Hymns of the Republic

Hymns of the Republic
The Story of the Final Year of the American Civil War

by S. C. Gwynne

  • Publisher : Scribner
  • Release : 2020-10-06
  • Pages : 416
  • ISBN : 1501116231
  • Language : En, Es, Fr & De
GET BOOK

From the New York Times bestselling and award-winning author of Empire of the Summer Moon and Rebel Yell comes “a masterwork of history” (Lawrence Wright, author of God Save Texas), the spellbinding, epic account of the last year of the Civil War. The fourth and final year of the Civil War offers one of the most compelling narratives and one of history’s great turning points. Now, Pulitzer Prize finalist S.C. Gwynne breathes new life into the epic battle between Robert E. Lee and Ulysses S. Grant; the advent of 180,000 black soldiers in the Union army; William Tecumseh Sherman’s March to the Sea; the rise of Clara Barton; the election of 1864 (which Lincoln nearly lost); the wild and violent guerrilla war in Missouri; and the dramatic final events of the war, including Lee’s surrender at Appomattox and the murder of Abraham Lincoln. “A must-read for Civil War enthusiasts” (Publishers Weekly), Hymns of the Republic offers many surprising angles and insights. Robert E. Lee, known as a great general and Southern hero, is presented here as a man dealing with frustration, failure, and loss. Ulysses S. Grant is known for his prowess as a field commander, but in the final year of the war he largely fails at that. His most amazing accomplishments actually began the moment he stopped fighting. William Tecumseh Sherman, Gwynne argues, was a lousy general, but probably the single most brilliant man in the war. We also meet a different Clara Barton, one of the greatest and most compelling characters, who redefined the idea of medical care in wartime. And proper attention is paid to the role played by large numbers of black union soldiers—most of them former slaves. Popular history at its best, Hymns of the Republic reveals the creation that arose from destruction in this “engrossing…riveting” (Kirkus Reviews, starred review) read.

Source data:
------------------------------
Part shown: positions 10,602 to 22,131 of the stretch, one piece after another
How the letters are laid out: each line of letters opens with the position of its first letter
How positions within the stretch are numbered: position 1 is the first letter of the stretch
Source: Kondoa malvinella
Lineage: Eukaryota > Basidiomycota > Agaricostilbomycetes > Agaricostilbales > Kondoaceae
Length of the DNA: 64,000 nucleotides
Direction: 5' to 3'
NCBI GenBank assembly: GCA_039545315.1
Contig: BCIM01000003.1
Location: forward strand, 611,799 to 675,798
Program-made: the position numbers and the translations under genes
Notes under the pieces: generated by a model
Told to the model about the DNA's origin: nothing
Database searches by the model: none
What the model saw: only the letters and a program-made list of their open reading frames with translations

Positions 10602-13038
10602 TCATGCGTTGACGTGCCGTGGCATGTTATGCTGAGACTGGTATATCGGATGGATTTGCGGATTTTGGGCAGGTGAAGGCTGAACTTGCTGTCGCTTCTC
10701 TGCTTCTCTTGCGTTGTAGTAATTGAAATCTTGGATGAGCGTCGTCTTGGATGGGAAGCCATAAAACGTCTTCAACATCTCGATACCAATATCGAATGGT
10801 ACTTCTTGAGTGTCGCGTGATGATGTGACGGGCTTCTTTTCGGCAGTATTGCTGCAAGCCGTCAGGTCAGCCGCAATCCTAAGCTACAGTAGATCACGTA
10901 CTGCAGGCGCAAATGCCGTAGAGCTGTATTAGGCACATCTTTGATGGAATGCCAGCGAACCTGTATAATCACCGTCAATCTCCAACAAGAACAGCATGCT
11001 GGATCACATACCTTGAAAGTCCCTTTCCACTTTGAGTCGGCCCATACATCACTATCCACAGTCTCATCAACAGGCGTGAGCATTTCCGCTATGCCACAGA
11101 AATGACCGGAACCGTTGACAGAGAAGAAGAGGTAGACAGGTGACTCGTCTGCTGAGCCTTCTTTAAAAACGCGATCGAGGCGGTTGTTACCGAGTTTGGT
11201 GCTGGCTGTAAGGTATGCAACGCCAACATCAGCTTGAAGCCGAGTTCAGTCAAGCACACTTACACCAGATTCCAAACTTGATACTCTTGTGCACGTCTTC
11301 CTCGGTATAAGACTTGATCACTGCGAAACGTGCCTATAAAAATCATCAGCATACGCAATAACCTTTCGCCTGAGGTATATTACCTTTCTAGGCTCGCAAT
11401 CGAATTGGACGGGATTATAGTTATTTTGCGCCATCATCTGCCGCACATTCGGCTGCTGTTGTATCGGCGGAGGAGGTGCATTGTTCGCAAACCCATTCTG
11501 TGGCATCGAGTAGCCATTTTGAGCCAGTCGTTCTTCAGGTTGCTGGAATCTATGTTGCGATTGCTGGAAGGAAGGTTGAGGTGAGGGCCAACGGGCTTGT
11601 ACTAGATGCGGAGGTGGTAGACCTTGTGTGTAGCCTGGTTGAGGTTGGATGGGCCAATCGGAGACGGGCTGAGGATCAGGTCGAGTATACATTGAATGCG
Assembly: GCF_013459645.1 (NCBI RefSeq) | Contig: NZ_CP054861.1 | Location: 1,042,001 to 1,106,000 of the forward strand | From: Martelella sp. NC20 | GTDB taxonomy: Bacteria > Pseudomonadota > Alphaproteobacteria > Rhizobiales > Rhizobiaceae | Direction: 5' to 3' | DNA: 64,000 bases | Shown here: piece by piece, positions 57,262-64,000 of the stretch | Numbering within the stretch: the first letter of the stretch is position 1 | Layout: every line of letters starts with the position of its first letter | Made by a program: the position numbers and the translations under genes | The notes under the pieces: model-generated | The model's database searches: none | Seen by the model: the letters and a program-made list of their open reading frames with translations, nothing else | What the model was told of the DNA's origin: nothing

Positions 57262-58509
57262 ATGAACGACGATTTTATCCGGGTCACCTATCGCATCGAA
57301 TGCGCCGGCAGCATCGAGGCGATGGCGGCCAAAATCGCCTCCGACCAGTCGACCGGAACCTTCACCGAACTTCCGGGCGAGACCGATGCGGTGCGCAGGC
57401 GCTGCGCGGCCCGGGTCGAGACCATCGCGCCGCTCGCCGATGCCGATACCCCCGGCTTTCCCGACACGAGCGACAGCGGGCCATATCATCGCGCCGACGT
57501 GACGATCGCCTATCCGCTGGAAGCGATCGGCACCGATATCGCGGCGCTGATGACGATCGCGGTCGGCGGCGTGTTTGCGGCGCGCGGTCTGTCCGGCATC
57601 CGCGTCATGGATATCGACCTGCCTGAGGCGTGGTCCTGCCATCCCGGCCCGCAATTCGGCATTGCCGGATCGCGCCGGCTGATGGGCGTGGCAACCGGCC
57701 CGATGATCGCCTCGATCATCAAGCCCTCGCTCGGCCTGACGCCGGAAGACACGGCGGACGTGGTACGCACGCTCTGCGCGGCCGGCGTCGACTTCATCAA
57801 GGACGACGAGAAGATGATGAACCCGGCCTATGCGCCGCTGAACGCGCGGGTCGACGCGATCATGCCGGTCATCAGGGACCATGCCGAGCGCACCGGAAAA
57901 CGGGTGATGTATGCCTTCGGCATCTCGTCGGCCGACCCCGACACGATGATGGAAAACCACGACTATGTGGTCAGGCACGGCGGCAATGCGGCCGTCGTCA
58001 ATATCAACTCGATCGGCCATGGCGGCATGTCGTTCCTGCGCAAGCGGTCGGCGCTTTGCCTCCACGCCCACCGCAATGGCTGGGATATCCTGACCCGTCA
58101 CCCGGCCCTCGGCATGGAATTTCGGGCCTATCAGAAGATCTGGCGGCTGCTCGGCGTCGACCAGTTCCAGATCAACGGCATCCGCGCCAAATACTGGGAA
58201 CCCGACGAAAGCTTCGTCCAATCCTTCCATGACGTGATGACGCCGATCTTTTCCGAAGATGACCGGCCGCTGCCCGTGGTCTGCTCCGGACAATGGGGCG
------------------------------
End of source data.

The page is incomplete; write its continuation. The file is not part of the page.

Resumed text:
Study Guide

Study Guide
Empire of the Summer Moon by S. C. Gwynne (SuperSummary)

by Supersummary

  • Publisher : Unknown Publisher
  • Release : 2019-12-28
  • Pages : 76
  • ISBN : 9781652142362
  • Language : En, Es, Fr & De
GET BOOK

SuperSummary, a modern alternative to SparkNotes and CliffsNotes, offers high-quality study guides for challenging works of literature. This 75-page guide for "Empire of the Summer Moon" by S.C. Gwynne includes detailed chapter summaries and analysis covering 22 chapters, as well as several more in-depth sections of expert-written literary analysis. Featured content includes commentary on major characters, 25 important quotes, essay topics, and key themes like The Comanches, the Most Powerful Native American Tribe in American History and The Anti-Romantic "Noble Savage".

Selling Money

Selling Money
A Book

by Samuel C. Gwynne

  • Publisher : Grove Press
  • Release : 1986
  • Pages : 183
  • ISBN : 9781555840051
  • Language : En, Es, Fr & De
GET BOOK

The Perfect Pass

The Perfect Pass
American Genius and the Reinvention of Football

by S. C. Gwynne

  • Publisher : Simon and Schuster
  • Release : 2017-09-05
  • Pages : 304